Friday, May 9, 2008

Canadian police investigates editorial cartoon for hatred.

Canada: Yet another gaming of the system by professional Islamic group in Canada this time against a newspaper who does not seem willing to bow down.

Police are investigating an allegation that an editorial cartoon in The Chronicle Herald promoted hatred.

The cartoon by award-winning Herald staff cartoonist Bruce MacKinnon appeared on April 18 and depicted Cheryfa MacAulay Jamal, a former Nova Scotia woman now living in Ontario. She had told the Herald that she would seek millions of dollars in compensation from the federal government after terrorism-related charges against her husband, Qayyum Abdul Jamal, were stayed.

Mr. Jamal was one of 17 men and youths in the Toronto area arrested in June 2006. An 18th suspect was arrested two months later.

Charges remain in effect against 11 suspects. The Crown alleges they attended a terrorist training camp and were involved in a plot to storm Parliament Hill and bomb targets in Toronto and Ottawa.
In the cartoon, Ms. Jamal is shown saying she’d use the government compensation to fund her husband’s "next training camp."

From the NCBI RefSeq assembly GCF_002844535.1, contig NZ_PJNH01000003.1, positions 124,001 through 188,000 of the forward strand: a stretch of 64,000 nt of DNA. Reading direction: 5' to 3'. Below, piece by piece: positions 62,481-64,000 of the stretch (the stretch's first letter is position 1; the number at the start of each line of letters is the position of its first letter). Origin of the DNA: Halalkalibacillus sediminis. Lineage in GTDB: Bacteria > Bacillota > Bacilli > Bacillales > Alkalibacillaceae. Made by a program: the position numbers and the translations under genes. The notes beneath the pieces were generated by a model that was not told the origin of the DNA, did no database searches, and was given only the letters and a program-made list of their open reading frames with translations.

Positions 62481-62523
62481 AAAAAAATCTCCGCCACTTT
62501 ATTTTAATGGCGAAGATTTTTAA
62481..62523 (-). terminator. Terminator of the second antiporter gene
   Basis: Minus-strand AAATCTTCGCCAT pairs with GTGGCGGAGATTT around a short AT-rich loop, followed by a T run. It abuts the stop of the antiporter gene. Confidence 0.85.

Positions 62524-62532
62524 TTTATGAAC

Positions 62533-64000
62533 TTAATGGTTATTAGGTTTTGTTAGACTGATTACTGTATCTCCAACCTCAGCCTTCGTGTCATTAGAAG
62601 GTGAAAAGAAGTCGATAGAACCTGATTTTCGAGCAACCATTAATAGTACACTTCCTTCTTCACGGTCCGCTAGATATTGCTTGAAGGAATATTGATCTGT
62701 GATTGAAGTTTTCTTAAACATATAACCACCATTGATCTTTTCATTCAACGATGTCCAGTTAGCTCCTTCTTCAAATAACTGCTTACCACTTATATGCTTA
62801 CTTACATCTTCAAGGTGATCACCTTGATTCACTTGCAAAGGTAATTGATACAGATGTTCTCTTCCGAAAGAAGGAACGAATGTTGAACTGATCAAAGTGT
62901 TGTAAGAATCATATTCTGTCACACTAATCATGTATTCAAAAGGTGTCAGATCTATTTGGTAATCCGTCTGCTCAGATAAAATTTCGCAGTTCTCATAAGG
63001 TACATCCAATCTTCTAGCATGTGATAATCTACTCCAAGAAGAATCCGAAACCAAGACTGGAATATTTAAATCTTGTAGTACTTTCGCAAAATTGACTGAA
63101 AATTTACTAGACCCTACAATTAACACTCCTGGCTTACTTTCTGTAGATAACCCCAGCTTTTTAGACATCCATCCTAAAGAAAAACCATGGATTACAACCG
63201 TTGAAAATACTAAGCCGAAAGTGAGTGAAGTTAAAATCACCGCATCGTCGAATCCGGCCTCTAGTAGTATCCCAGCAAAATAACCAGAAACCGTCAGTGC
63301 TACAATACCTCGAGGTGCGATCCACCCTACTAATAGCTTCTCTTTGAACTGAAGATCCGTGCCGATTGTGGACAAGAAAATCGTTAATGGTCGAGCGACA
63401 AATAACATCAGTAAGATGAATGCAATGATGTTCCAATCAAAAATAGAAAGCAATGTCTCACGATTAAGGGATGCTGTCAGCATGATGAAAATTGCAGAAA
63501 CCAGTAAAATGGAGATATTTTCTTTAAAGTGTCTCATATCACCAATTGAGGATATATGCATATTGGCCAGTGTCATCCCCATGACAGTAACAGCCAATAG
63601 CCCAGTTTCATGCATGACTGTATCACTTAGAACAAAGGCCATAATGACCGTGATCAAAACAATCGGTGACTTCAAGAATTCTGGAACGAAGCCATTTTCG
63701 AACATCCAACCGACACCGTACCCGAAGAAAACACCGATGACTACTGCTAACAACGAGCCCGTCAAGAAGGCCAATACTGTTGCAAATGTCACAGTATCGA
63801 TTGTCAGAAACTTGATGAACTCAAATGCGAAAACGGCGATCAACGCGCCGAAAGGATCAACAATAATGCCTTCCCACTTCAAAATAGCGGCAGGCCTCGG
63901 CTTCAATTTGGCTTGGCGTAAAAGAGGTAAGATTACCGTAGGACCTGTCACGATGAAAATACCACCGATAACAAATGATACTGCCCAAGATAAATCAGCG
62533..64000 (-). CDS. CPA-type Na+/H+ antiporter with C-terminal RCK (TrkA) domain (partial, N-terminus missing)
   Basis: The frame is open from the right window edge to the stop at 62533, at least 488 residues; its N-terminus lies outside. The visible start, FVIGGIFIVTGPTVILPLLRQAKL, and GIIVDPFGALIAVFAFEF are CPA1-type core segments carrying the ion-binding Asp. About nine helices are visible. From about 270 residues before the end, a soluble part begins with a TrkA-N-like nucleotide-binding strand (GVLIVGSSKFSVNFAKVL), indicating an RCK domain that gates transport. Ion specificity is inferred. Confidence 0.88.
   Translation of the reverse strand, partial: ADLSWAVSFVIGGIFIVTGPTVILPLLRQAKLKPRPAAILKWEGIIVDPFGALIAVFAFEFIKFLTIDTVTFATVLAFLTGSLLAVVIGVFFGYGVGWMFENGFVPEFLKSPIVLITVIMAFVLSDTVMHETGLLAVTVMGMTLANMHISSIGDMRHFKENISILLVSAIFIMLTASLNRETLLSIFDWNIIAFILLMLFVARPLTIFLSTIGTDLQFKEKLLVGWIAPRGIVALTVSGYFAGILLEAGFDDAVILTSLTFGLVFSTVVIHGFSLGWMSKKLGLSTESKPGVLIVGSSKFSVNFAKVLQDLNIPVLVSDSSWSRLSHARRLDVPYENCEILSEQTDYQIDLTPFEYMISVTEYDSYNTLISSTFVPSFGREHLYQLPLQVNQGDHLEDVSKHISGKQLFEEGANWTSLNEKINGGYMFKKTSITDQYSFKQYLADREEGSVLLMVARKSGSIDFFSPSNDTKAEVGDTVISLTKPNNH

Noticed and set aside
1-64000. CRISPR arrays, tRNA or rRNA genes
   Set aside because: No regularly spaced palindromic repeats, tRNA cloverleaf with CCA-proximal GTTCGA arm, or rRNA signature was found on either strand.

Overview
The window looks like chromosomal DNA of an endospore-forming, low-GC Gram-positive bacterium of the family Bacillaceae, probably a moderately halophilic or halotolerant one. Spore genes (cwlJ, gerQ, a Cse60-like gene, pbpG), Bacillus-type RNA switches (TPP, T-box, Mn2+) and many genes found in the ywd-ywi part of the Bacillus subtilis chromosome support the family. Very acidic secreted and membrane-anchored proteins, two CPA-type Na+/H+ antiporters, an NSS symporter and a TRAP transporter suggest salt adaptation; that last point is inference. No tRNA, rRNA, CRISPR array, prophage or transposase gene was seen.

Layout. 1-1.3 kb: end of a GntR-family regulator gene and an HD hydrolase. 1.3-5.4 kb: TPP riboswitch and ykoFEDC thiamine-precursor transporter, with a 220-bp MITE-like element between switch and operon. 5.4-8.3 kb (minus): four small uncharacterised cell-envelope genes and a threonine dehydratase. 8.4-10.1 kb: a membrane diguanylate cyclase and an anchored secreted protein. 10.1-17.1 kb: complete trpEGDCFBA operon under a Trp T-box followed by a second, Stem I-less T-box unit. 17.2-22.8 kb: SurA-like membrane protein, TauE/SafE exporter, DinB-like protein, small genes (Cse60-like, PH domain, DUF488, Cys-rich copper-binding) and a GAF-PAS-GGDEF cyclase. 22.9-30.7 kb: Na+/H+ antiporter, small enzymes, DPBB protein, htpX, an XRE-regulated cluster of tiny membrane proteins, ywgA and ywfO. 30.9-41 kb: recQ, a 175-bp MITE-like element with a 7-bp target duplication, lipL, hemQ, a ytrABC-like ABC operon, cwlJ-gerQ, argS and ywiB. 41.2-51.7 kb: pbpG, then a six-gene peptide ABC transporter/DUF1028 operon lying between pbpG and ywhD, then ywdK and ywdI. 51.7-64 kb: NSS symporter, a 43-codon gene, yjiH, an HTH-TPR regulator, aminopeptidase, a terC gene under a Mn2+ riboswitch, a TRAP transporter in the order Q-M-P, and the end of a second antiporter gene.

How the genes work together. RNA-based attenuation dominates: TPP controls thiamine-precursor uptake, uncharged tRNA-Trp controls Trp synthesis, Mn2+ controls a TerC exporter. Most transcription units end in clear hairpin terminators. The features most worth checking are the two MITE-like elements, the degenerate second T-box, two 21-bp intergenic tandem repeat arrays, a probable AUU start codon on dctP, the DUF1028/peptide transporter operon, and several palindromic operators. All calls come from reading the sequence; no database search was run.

Halifax Regional Police spokeswoman Theresa Rath couldn’t name the complainant or even the newspaper.

"We did receive a complaint on April 21 from someone who found a political cartoon to be offensive and believed it may border on hate literature," she said.

Police are still trying to determine whether a crime took place, she said.

CBC Radio has reported that Ziaullah Khan, a Halifax man who is the director of the Centre for Islamic Development, made the complaint to police and has also complained to the Nova Scotia Human Rights Commission.

Citing policy, Michael Noonan of the human rights commission would neither confirm nor deny that a complaint had been made.

Mr. Khan could not be reached Thursday.

Dan Leger, director of news content for The Chronicle Herald, said Thursday he received a phone call from a police officer on April 25 about the cartoon but had heard nothing since until the CBC Radio broadcast.

He said Mr. Khan has not returned his phone calls and has made no apparent effort to contact the newspaper through a letter to the editor or an opinion page submission.

"I’m more than willing to meet him," Mr. Leger said. "We’d be happy to give him some editorial space if he wants to respond to Bruce’s cartoon."

Mr. Leger said the human rights commission is meant to protect citizens against discrimination from employers or the state and has nothing to do with the editorial content of newspapers.

"We will vigorously defend (the cartoon) and it would be an abuse of process for them to even contemplate initiating any type of action against the newspaper," he said
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